Curiosity calls for Manchester manPublished 10:19am Thursday, August 23, 2012
MANCHESTER — When Steve Krogsgaard, a member of this small rural community, sees something he wants to try, he does.
He said he has a “hobby gone nuts.”
During the day, Krogsgaard works at Rare Aircraft in Faribault rebuilding old airplanes for people’s collections.
He said he has always had a passion for planes dating back to when he served in the Air Force and when he joined the Experimental Aircraft Association in 1972.
Krogsgaard said when he joined the EAA, an association where members fly, build and restore planes, he was member 59,000 something. Today, there are more than one million members signed up.
Krogsgaard calls Friday, Saturday and Sunday his time to play in his hobbies.
As a man with 34 years of construction work under his belt, Krogsgaard has used his skills to make five kayaks and a plane, construct bedroom sets, rebuild his home, build the “Beauty Barn” for his wife Renee’s business and many other projects.
Krogsgaard said he made the kayaks so that his children could each have their own and wouldn’t be fighting for a turn. His brother and dad had both built planes when Krosgaard was younger, so he also made one and put a Volkswagen motor in it.
“You get more satisfaction out of doing it yourself,” Krogsgaard said.
In addition to his wood working, Krogsgaard also grows a garden, collects glass jars, feeds the birds and squirrels, maintains bee hives and makes wine.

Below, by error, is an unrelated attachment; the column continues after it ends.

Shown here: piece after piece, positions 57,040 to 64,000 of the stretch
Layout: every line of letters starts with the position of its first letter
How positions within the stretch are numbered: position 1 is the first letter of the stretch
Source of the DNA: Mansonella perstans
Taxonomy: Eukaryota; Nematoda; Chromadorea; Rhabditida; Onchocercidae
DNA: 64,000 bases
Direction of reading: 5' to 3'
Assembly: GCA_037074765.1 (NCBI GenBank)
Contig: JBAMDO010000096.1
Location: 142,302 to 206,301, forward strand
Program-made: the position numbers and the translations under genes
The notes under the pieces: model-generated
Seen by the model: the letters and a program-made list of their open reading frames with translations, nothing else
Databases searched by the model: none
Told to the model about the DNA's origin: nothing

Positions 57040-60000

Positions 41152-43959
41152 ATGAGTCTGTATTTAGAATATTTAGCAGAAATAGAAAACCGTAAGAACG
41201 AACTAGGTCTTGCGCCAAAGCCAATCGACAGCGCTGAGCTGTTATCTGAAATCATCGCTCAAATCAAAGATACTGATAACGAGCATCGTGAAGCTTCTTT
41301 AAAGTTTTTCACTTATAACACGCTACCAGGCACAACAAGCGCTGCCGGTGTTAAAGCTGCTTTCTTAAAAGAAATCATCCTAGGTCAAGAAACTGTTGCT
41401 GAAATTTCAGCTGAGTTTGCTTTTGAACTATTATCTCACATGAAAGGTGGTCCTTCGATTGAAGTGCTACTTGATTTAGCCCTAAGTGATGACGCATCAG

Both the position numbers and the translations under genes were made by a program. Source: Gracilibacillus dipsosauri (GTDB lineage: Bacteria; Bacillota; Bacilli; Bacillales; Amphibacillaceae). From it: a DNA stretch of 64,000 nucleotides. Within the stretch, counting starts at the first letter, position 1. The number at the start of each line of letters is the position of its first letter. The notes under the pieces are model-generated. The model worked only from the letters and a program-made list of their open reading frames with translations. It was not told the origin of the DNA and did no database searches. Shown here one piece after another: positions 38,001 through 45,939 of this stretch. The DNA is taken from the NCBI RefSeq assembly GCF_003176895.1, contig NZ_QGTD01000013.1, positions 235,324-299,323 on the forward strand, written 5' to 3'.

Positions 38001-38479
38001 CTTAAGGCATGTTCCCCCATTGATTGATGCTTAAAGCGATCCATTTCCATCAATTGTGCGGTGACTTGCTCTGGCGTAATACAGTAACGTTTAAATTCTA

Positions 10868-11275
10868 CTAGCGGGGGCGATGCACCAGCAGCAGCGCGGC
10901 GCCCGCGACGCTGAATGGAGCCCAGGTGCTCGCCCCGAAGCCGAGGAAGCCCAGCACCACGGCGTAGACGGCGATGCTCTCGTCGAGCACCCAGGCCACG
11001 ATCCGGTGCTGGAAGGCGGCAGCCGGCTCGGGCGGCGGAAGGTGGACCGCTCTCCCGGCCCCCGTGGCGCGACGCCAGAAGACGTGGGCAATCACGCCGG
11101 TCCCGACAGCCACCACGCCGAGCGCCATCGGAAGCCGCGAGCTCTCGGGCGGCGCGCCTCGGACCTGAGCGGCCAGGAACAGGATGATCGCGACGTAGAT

He said all these hobbies have come about just because he was curious about them.
In his garden, Krogsgaard grows broccoli, cabbage, tomatoes, cucumbers and grapes.
Before he even started to grow grapes, Krogsgaard was making wine.
His dad had acquired a recipe for it and with the help of a kit, Krogsgaard started learning how.
“If you’ve got the fruit, then use it,” Krosgaard said.
Having something in common, Renee’s family used to grow grapes and when they would harvest them she would make jelly and Krogsgaard would make wine.
He said the trick to making wine is to not add too much sugar and “taste it, taste it, taste it.”
Krogsgaard started learning the ways of his other sweet treat from a man named Leo Meyers, an 88-year-old man who stays busy as a bee keeper.
There was a tree on the Krogsgaard’s property five or six years ago that had a bee hive in it, and Meyers helped Krogsgaard take it down. He then taught him how to make and maintain his own honey producing box.
Krogsgaard said last year more than five gallons was collected. He has hives around his yard and more in two different wildlife areas south of his home.
He said the family has eaten every bit of honey they have harvested. Krogsgaard is hoping to one day fly a plane again, but is sure he’ll find another hobby to pick up along the way.
“My hobbies keep me out of mischief,” Krogsgaard said.